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One of the classic images from Arzach.

He returned to the cinema to work once more with Giger and Foss on Alien, where amongst other things he designed the spacesuits worn by the crew of the Nostromo. Back in comics, he and Dan O’Bannon, one of the writers of Alien, created the Long Tomorrow strip, a future ‘noir’ story about a private detective. The vast city depicted in the strip influenced the design of the great metropolis in Ridley Scott’s ‘future noir’, Blade Runner. In 1987 Moebius went to America to work with the mighty Stan ‘the Man’ Lee on the Silver Surfer comic book, Parable. This strip met a mixed reception. Several of the comics’ creators speaking in
the film thought that it was largely well received by the Marvel comics readership.

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Others said that comics fans are quite conservative, and didn’t really like Moebius’ distinctively continental style of story-telling. Mike Mignola, the creator of Hellboy, was quite critical of the attitude of the American comics industry towards their European cousins. He felt that, although they were impressed with their work and wanted them to work on their comics, they nevertheless did not want them to work in their characteristic manner. Instead, they wanted to fix them so that they conformed to American conventions. Moebius himself was quite content to work on the superhero strip, but the others talking were much less than enthusiastic about the genre. Mike Mignola credited Moebius with inspiring him to leave superheroes behind. Jodorowsky was highly critical about superheroes, and went on to express his complete contempt for them and America. In the 1990s, Moebius once again returned to the cinema to provide the designs for Luc Besson’s The Fifth Element.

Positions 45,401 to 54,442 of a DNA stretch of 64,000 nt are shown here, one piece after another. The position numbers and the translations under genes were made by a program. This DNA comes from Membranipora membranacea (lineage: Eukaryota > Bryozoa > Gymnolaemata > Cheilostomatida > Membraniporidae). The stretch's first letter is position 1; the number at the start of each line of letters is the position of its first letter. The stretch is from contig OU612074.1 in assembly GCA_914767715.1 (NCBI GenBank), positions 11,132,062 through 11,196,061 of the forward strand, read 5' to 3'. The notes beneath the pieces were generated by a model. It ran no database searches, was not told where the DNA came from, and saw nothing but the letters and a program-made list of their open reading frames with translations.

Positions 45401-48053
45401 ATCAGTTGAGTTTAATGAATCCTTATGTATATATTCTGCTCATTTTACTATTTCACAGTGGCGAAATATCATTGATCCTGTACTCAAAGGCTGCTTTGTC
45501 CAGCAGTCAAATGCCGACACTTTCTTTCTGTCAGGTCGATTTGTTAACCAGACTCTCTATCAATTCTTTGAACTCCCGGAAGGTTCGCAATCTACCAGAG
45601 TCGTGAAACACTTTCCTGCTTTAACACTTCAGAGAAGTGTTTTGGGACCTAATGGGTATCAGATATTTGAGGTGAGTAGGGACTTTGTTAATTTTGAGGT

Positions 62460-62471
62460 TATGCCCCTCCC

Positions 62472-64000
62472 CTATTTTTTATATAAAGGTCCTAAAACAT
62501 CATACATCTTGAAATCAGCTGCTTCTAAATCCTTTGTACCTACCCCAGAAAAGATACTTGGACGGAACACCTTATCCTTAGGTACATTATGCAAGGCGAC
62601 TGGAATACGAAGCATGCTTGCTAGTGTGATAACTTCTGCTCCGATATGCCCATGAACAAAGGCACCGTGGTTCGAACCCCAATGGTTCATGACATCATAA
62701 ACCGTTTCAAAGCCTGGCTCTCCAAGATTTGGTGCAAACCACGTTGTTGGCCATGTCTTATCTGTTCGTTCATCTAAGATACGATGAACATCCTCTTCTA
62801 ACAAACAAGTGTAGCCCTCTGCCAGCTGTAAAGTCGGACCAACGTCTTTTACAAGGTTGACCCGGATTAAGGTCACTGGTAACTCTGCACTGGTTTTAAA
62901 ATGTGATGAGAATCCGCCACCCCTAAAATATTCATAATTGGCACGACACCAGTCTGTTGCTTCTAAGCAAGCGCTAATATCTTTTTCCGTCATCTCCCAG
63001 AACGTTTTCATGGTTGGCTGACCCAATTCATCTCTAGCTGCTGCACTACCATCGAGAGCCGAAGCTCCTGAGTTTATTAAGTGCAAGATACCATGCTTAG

The film also touched briefly on his divorce and remarriage. His former partner on Metal Hurlant, Philippe Druillet, noted that wives of comic book artists are all strong women. While the artist simply wants to draw, they’re the ones, who are interested in percentages and the financial side. He believed that they had to be, as comic artists are all really children, who need a mother to protect them.

The film’s talking heads comprise a veritable gallery of some of the leading figures in American and French comics, including Smilin’ Stan Lee, the founder of Marvel, Jamie Lee, the artist on Marvel’s X-Men, Mike Mignola, the creator of Hellboy, Jodorowsky, Druillet and Moebius himself. In contrast to his bizarre heroes and galaxy-spanning quests, Moebius himself comes across as a quiet, affable man, though one of speakers said that they would be afraid of Moebius the man. The documentary gives a fascinating insight into the life and career of one of the great figures of Science Fiction comics. R.I.P., big man.

Warning: Metal Hurlant was one of the very first adult comics, and inspired similar magazines in America and Britain, such as Epic Illustrated and Warrior, in which Alan Moore’s V for Vendetta first appeared. These comics explored issues around sex, and so a few of the drawings contain sex and nudity.

The movie can also be seen on Youtube at http://www.youtube.com/watch?v=jNas99oEXBU.